The indications for postmastectomy radiotherapy (PMRT) have expanded over the past decade. This study examines PMRT and reconstruction compared with a control group without radiotherapy. There were 919 reconstructed breasts identified (1999–2006) and separated into 3 groups: mastectomy with PMRT before reconstruction (n = 57), immediate reconstruction then PMRT (n = 59), and reconstruction without PMRT (n = 665). A validated questionnaire assessed patient satisfaction (response rate 73.7%). Overall complication rates for patients undergoing PMRT (before and after reconstruction) were higher than that of the controls (39.66% vs. 23.16%, P < 0.001). Immediate reconstruction before PMRT had increased overall and late (>90 days) complication rates, compared with controls (47.46% vs. 23.16%, P < 0.001; 33.90% vs. 15.59%, P < 0.001, respectively); however general and aesthetic satisfaction was similar. In contrast, PMRT before reconstruction has similar complication rates and general satisfaction with controls, but decreased aesthetic satisfaction (50% vs. 66.88%, P < 0.035).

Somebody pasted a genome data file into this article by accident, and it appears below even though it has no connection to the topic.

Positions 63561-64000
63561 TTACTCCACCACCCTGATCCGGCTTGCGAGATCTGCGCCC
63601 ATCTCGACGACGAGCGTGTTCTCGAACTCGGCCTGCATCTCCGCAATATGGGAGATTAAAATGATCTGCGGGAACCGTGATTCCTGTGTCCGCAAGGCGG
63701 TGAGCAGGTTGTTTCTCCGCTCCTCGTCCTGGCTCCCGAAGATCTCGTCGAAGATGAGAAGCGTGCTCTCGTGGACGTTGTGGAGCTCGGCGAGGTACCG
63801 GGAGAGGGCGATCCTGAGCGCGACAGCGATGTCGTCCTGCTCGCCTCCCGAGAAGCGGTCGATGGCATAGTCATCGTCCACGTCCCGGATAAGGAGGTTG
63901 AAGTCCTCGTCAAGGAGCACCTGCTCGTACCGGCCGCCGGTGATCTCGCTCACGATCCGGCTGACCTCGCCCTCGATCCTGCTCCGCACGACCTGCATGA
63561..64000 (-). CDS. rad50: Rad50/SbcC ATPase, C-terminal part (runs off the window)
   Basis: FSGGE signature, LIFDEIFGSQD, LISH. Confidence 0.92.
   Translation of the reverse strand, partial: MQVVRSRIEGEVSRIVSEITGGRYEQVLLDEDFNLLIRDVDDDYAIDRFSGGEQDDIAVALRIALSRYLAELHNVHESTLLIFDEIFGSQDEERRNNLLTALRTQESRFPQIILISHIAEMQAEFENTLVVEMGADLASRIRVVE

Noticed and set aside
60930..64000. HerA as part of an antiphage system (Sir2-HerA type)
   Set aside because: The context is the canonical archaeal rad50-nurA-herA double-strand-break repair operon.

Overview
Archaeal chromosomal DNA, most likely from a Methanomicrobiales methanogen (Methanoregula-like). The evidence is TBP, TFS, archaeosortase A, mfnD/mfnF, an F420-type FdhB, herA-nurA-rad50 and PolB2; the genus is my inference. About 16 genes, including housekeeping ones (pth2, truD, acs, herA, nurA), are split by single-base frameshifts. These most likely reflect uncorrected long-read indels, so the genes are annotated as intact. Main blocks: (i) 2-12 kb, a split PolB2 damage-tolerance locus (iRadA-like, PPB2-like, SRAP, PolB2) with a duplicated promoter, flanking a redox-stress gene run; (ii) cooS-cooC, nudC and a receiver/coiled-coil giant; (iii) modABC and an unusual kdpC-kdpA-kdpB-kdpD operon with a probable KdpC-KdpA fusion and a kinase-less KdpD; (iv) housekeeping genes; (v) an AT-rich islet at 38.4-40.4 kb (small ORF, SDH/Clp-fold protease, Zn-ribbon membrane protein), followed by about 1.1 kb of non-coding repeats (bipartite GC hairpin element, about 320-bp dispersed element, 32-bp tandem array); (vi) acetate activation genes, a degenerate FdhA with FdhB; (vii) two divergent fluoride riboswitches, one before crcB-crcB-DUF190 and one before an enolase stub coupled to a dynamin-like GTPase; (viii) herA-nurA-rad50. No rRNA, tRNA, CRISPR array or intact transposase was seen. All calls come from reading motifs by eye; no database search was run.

From the *Division of Plastic and Reconstructive Surgery, Departments of Surgery and †Radiation Oncology, Beth Israel Deaconess Medical Center, Harvard Medical School, Boston, MA.
Received February 23, 2010, and accepted for publication, February 28, 2010.
Supported by the Peter Jay Sharp Foundation (to B.T.L., S.C., M.S.C., M.D.N., A.M.T.) and the Doris Duke Charitable Foundation (to J.H.Y.).
None of the authors have a financial interest in any of the products, devices, or drugs mentioned in this article.
This study was approved by the Institution Review Board at the Beth Israel Deaconess Medical Center, Boston, MA.
Presented at the 26th Annual Meeting of the Northeastern Society of Plastic Surgeons, Charleston, SC, September 2009.
Reprints: Bernard T. Lee, MD, Division of Plastic and Reconstructive Surgery, Department of Surgery, Beth Israel Deaconess Medical Center, 110 Francis St, Suite 5A, Boston, MA 02215. E-mail: email@example.com.